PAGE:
Create your own Solid Perfume

Create your own Solid Perfume

Main Ingredient: Carrier Oil

Oil is the main ingredient used to make solid perfume. The oils used in do-it-yourself skincare recipes are typically referred to as carrier oils, although I usually call them nourishing oils.

The carrier oil used to make an essential oil-based perfume is completely up to you. Grapeseed oil, sweet almond oil, or jojoba oil are my top picks for making perfume. Virgin coconut oil may also be used, but it will impart a coconut scent on the final product.


Main Ingredient: Beeswax

Beeswax takes the carrier oil from a liquid to a solid state. Beeswax also acts as a barrier, which helps an essential oil-based perfume last a bit longer when it’s applied to the skin.


Main Ingredient: Essential Oil

Making your own perfume scent can be as easy or as complex as you’d like it to be. There are three ways to achieve a naturally-scented perfume.

Option 1: Single Essential Oil

To keep things simple, a single essential oil–like lavender essential oil–may be used to create a “one-and-done” perfume.


Option 2: Pre-Blended Synergy

Another simple, “one-and-done” scent option is to use a pre-blended synergy, like: (bergamot, patchouli, blood orange, ylang ylang, grapefruit), (vanilla, ylang-ylang), (tangerine, geranium, grapefruit), or  (neroli, sweet orange, Lime). A synergy (a blend of individual essential oils) takes all the guess work out of creating complex perfume scents.


Option 3: Create a Custom Scent Blend 

Individual oils may be combined to create your own custom perfume scent. Essential oils are divided into three main categories, based on their unique scent profile: Base Notes, Middle Notes, and Top Notes.

Base Notes (scents are uplifting, very sharp, and slow to evaporate): cedarwood, frankincense, ginger (to Middle), jasmine (to Middle), patchouli, sandalwood, vanilla, vetiver, ylang ylang (to Middle).

Middle Notes (scents last a couple of hours, supportive): bay, cardamom, geranium, fir balsam, geranium, ginger (to Base), helichrysum, jasmine (to Base), lavender (to Top), lemongrass, palmarosa, orange (to Top), rosemary, ylang ylang (to Base).

Top Notes (introduce the perfume, quick to evaporate, uplifting): bergamot, clary sage (to Middle), eucalyptus, grapefruit, juniper, lemon, lime, neroli, orange (to Middle), palmarosa, peppermint, pine, tangerine, verbena.

To find your custom perfume scent, experiment with just a few essential oils (3-6 individual oils– preferably a good mix of Base, Middle, and Top Notes). Add two drops of a Base Note to a small amount of carrier oil, smell the oil and evaluate which Middle Note (from your oil choices) will best accompany the scent. Add two drops of the desired Middle Note, and then repeat the smell test. Finally, add a drop at a time of the desired Top Note, taking time to swirl the mixture and conduct a smell test before adding new drops. If you’d like to go back and add more of the Base Note or Middle Note, now is the time to experiment. Creating a custom scent is all about trial and error, so have fun with the process and take notes.

Plant Therapy also provides guidance on blending essential oils on their website. When looking up an individual oil, the aroma strength (“Strength of Aroma”), aromatic scent description (“Aromatic Scent”), and blending suggestions (“Blends Well With”) are provided on the side of an essential oil photo.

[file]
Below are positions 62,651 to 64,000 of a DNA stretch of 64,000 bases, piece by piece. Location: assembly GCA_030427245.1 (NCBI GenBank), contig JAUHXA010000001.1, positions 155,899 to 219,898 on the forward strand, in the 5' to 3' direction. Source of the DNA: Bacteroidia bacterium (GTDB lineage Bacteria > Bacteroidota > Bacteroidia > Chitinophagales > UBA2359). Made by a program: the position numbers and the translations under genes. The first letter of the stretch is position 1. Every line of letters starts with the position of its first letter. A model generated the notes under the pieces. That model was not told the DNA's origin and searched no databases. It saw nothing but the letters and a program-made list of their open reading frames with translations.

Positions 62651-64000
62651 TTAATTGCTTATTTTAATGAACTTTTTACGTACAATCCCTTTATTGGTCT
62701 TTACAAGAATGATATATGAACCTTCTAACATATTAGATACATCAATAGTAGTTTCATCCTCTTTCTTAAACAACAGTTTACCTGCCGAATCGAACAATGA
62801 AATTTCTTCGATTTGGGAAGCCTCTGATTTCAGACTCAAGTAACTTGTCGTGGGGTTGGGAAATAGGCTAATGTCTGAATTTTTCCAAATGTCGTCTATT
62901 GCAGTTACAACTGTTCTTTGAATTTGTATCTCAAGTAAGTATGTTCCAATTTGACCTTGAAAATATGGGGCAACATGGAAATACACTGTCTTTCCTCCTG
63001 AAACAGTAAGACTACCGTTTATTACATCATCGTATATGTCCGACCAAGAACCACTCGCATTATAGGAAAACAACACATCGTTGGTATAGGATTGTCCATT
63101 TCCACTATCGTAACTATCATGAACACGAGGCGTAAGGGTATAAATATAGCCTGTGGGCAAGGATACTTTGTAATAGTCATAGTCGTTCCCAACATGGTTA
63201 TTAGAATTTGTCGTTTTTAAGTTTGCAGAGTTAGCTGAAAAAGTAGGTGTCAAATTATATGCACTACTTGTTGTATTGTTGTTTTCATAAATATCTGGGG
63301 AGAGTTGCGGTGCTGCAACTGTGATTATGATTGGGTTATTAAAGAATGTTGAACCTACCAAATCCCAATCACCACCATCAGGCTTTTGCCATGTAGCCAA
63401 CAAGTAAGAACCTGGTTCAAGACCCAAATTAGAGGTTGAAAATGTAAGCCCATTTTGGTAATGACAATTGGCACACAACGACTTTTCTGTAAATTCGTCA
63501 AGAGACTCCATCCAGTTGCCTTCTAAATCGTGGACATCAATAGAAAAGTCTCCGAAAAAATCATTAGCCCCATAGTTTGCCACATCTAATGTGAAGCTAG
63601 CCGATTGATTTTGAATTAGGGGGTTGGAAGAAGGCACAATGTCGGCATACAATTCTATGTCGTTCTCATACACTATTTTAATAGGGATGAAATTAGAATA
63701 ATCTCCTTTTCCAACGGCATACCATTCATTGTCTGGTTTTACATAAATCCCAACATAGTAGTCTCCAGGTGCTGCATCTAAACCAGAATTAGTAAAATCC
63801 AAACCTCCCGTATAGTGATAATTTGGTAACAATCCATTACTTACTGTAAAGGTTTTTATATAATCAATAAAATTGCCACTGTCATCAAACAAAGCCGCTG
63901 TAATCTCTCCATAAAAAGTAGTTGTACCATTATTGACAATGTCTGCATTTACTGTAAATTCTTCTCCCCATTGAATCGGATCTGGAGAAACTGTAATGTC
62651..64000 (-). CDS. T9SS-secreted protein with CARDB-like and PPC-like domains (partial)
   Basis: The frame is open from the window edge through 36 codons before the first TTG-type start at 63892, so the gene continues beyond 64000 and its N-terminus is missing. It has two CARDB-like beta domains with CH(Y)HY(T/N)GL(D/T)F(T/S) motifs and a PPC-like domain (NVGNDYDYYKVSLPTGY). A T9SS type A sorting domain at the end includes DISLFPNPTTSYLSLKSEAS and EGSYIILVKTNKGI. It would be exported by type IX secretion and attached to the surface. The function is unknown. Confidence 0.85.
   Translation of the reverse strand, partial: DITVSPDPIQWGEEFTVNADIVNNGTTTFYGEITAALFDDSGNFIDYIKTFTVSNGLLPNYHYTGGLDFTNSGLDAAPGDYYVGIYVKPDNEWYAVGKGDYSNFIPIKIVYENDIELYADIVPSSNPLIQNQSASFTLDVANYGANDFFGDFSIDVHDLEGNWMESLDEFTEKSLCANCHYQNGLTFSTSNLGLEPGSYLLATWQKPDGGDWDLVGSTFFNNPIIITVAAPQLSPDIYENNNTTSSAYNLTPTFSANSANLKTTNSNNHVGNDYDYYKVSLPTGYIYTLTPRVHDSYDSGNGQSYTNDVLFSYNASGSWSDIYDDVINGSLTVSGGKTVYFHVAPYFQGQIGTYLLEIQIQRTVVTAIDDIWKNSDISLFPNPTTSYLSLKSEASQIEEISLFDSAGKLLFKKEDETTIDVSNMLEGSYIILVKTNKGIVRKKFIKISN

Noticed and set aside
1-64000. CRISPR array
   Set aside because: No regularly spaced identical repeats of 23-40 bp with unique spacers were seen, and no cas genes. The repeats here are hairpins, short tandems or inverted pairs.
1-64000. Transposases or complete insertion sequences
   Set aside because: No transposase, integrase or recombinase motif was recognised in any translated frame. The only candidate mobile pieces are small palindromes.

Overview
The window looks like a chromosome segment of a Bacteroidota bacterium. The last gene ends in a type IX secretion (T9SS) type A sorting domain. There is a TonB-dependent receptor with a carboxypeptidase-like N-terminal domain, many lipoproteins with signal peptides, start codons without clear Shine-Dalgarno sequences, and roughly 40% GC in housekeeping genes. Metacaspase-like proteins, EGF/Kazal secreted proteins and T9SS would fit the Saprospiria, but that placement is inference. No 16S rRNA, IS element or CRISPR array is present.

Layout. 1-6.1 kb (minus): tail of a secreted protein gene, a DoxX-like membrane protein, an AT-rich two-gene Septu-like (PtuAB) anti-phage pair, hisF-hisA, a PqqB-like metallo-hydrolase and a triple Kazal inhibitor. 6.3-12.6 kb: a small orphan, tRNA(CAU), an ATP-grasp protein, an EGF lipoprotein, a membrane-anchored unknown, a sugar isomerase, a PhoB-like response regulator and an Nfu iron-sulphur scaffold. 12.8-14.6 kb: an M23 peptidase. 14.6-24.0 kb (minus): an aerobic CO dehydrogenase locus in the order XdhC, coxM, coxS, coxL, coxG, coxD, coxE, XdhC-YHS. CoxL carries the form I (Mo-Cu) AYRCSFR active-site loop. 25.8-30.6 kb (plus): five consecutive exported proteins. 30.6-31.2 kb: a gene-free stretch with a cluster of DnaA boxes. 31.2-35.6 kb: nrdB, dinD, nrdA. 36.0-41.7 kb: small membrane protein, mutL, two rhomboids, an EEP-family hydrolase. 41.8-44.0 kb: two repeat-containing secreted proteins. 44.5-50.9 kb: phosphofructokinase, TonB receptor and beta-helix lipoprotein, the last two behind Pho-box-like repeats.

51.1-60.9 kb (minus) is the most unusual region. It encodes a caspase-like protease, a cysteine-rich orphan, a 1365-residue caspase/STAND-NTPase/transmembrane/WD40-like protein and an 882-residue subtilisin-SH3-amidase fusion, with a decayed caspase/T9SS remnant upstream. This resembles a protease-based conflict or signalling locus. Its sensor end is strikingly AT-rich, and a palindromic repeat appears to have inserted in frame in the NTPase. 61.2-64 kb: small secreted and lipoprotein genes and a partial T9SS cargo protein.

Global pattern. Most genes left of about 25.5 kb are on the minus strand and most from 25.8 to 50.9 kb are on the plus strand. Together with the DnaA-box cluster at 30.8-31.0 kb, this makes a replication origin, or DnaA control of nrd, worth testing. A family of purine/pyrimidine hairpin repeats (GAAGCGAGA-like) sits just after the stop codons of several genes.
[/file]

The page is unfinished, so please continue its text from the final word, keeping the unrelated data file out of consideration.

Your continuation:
The essential oil (or oils) used to create your perfume will depend on your scent preferences as well as the mood you want to create. Once you know which scent you’ll be using, it’s time to make your solid perfume. Below, you’ll find my basic recipe for creating a custom perfume.


A naturally-scented, do-it-yourself solid perfume



  • 1 TB carrier oil * (14.5g)
  • 2 tsp (6g)
  • 35-40 drops essential oil **of choice: individual oil, a blend of individual oils, or a pre-blended Synergy.

Special Equipment:

  • small bowl
  • Medium saucepan
  • storage container


  1. Place a glass bowl on top of a saucepan partially filled with water over medium heat. Place the oil and beeswax in the glass bowl, and allow the beeswax to fully melt. 

  2. Carefully remove the bowl from the heat source, and stir the liquid. 

  3. Pour the liquid into a storage container. I used a . In the past, I've used mint/candy tins and small glass spice jars. 

  4. Once the liquid begins to cool (just a minute or two), add the essential oil(s) of choice. Gently stir the essential oils into the oil. Place the lid on the container to keep the essential oils from evaporating. 

  5. Allow the perfume to solidify (just a few minutes) before use. Keep in mind, as the perfume matures, the scent will intensify. 

To Use:

  1. Rub a clean finger (or a Q-Tip) across the top of the solid perfume. Apply the perfume to your wrists. Repeat as needed. The perfume will keep for 6-12 months, depending on the carrier oil used (grapeseed: 6 months; sweet almond and jojoba: 12 months).  


    A Note About Plant Therapy

    When I first discovered Plant Therapy (a few years ago), I was so impressed with the company as a whole: the commitment to safe essential oil education and the quality of the essential oils and affordable prices. Plant Therapy quickly became one of my go-to brands for essential oils. Since that time, they’ve grown as a company and expanded their product lines, while still keeping the same passion and commitment to quality and affordable pricing. I love that I can now source high quality carrier oils, beeswax, essential oils (as well as information on how to use the oils), and carrier (nourishing) oils from Plant Therapy.



    Talisman Perfume Oils® Team.